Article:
- Promoting public-private collaboration through active dialogue between regulators and market participants
The paper also explores a cross-border payments use case powered by RippleNet, our blockchain-based global payments network, and our corresponding On-Demand Liquidity (ODL) solution which leverages the digital asset XRP for instant and low-cost cross-border payments, eliminating the need for costly pre-funded accounts. In addition, we outline a mergers and acquisitions use case using GBC Korea’s GMAP platform.
Results Are In: Hunger for Blockchain Development Abounds
To gauge the appetite for development of blockchain technology among leading Korean financial institutions, Oxford Metrica conducted a survey of the CEOs or Chairpeople of the largest financial institutions in Korea. The survey found that there was considerable interest in further blockchain development.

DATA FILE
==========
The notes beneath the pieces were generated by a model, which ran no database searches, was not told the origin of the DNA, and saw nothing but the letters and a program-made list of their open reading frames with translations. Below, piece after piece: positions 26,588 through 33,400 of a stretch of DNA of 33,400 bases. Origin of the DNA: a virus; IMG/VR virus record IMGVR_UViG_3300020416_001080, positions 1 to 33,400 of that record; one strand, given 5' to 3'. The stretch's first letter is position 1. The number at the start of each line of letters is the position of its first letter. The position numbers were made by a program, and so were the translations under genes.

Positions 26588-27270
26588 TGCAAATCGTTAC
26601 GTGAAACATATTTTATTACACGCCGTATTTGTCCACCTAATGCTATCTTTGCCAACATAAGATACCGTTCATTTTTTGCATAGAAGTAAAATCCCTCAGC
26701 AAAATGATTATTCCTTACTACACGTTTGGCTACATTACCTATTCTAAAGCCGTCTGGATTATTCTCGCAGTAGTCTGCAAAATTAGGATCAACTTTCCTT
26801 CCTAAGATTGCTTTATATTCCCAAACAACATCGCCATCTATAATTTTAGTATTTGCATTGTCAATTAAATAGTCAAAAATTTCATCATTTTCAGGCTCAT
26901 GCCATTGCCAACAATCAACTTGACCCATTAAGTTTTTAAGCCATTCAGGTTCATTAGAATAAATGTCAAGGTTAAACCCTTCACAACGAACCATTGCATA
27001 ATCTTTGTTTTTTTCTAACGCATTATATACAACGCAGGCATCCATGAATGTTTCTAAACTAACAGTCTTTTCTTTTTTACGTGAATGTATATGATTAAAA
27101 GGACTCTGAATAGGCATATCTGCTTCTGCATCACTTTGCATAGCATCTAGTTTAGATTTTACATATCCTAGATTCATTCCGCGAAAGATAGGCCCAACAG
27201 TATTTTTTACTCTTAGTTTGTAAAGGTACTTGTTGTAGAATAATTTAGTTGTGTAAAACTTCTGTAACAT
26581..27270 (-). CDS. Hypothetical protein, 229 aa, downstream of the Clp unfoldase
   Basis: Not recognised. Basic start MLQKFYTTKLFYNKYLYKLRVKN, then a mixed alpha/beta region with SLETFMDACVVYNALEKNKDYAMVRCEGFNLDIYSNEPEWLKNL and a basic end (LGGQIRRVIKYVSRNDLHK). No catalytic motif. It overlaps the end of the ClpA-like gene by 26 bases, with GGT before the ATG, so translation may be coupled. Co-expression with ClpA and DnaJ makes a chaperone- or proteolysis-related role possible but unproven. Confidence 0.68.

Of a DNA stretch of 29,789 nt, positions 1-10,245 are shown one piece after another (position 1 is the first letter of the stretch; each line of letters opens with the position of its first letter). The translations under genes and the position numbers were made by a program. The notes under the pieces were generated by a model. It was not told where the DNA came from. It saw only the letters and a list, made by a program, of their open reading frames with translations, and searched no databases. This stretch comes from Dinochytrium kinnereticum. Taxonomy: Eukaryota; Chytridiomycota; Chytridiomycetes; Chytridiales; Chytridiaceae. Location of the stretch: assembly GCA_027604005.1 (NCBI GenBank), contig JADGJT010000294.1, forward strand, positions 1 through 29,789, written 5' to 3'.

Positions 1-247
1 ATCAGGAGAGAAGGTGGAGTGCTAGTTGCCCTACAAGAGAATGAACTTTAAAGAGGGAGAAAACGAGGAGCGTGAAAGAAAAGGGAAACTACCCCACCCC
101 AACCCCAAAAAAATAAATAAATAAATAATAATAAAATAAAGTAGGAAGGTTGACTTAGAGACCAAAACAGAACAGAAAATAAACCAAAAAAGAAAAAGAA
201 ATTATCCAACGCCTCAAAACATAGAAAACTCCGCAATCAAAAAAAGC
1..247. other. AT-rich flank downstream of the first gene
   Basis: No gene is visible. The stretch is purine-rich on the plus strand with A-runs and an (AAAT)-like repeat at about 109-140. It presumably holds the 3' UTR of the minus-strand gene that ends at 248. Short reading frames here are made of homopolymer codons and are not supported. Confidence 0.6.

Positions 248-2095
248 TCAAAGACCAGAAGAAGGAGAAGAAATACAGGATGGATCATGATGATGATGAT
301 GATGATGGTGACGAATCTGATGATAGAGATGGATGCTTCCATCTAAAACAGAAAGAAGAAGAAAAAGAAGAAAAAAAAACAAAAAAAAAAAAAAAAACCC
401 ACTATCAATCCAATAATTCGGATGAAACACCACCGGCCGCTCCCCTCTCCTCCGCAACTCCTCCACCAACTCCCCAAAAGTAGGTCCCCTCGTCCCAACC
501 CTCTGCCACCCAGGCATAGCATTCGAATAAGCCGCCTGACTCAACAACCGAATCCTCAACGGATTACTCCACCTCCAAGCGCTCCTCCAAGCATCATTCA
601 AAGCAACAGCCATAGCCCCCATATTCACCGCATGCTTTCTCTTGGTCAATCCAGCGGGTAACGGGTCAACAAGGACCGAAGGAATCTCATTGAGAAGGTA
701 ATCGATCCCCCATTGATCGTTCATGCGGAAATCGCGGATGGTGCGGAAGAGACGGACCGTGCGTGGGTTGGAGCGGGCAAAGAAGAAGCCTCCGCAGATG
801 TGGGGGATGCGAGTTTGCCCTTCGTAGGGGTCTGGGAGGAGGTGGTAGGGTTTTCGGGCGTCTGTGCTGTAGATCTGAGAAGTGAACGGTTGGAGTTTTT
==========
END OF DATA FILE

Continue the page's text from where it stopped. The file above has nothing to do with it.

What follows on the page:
Key findings from the survey include:
- A resounding 100% of respondents indicated an interest in and were actively pursuing the idea of adopting blockchain technology as part of their mainstream operations.
- In examining respondents’ progress towards implementing the technology, 40% had already developed a proof of concept and 60% were in the pilot stage of implementation.
- In terms of lines of business being pursued, 80% were focused on payments, while 20% were focused on capital markets.
It’s clear that a framework for virtual asset regulation in Korea is needed. Our hope is that the proposed policy recommendations will provide legal clarity to the industry, its markets, and consumers on the nature of blockchain and digital assets throughout the region. Each of the policy proposals—whether implemented separately or together — can succeed in achieving the goal of fostering innovation while ensuring sufficient safeguards, now and in the future.